@al-yakubovich
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@al-yakubovich al-yakubovich commented Jan 24, 2021

@BretFisher

If we have one server are there any advantages in creating several swarm nodes on this server with docker-machine command instead of using only one swarm node?

@BretFisher
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@BretFisher BretFisher commented Jan 25, 2021

no

@ivanduka
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@ivanduka ivanduka commented Feb 7, 2021

@BretFisher, I am taking your course Docker Mastery on Udemy currently (which is FANTASTIC by the way), and could not even formulate the question that you so brilliantly answered.
Using docker-compose to run several apps is incredibly messy, beginning with the fact that you have to keep all the *.yml files in different folders just to name different deploys (otherwise the prefix is the same).
Thank you so much, you are truly making a dent in the universe with your work :)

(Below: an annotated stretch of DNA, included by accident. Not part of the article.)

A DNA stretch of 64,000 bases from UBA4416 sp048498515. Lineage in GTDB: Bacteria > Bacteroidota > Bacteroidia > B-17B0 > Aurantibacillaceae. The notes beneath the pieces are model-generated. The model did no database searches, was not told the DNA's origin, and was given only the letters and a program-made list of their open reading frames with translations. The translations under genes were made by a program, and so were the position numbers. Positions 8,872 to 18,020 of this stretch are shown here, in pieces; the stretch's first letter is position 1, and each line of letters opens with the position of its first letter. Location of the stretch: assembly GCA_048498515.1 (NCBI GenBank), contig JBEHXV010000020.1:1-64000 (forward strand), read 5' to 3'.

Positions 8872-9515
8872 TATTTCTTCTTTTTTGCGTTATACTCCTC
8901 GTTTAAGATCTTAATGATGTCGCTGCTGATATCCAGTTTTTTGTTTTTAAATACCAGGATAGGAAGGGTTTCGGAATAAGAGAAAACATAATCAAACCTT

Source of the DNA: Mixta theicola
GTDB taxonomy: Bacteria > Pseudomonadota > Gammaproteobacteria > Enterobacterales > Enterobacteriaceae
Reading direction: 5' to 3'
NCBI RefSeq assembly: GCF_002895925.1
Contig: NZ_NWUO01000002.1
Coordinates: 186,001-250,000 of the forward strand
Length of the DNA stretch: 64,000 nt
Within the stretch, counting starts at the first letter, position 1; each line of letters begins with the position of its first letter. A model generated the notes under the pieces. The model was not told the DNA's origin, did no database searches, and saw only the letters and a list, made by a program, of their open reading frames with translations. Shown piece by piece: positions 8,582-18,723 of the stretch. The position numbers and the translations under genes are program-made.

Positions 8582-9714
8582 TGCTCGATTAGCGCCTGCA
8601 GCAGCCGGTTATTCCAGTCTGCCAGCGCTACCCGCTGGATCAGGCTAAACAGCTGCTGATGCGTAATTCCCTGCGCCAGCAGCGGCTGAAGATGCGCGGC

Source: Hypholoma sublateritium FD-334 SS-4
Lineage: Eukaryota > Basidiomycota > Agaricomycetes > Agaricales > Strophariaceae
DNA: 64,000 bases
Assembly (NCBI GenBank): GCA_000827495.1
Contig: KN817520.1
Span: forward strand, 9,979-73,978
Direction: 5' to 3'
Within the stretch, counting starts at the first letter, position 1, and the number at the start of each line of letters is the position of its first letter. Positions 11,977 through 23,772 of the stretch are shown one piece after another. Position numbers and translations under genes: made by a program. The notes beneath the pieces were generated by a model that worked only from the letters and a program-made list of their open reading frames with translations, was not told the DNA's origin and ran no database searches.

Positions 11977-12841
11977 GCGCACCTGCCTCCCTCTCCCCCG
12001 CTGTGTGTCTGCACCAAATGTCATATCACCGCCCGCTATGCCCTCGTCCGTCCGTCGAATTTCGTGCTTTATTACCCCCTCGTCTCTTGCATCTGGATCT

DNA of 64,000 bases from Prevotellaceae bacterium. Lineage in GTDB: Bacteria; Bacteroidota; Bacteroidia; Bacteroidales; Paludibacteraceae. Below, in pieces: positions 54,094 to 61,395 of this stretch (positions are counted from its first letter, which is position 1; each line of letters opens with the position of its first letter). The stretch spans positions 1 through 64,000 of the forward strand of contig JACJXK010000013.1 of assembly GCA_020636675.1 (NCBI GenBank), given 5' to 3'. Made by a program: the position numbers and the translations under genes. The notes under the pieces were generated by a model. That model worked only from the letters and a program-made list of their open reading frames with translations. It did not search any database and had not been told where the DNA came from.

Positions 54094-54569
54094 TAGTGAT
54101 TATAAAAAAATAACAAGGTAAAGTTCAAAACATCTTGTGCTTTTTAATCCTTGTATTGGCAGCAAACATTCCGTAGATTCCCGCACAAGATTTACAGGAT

@BretFisher
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@BretFisher BretFisher commented Feb 7, 2021

@ivanduka thanks! Some Pro Tips:

  1. You can use template variables in your YAML files to keep from needing a bunch of similar ones. You can pass those variables in through your shell env. See docs template variables.
  2. You can layer YAML files over top of each other. Both docker-compose and Swarm let you specify multiple files at the command line and each one will add/override the previous. See docs overrides.
  3. In docker-compose, if you want to override container names (which allows you to run the same compose file multiple times) look up the --help and see the -p option (it defaults to directory name) or the environment variables you can set for docker-compose, one of which will use to name the containers.
@bipin332
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@bipin332 bipin332 commented Feb 26, 2021

@BretFisher , I have taken your course Docker Mastery on Udemy it was nice but I am not getting yaml file for voteapp to deploy with stack
Request you to share that example file

@BretFisher
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@BretFisher BretFisher commented Feb 26, 2021

Hey @bipin332, for a simple example-voting-app example, see the official repo https://github.com/dockersamples/example-voting-app
For a more complex setup, see my Swarm setup (a bit dated but the stack files can be used as more complex examples) https://github.com/BretFisher/dogvscat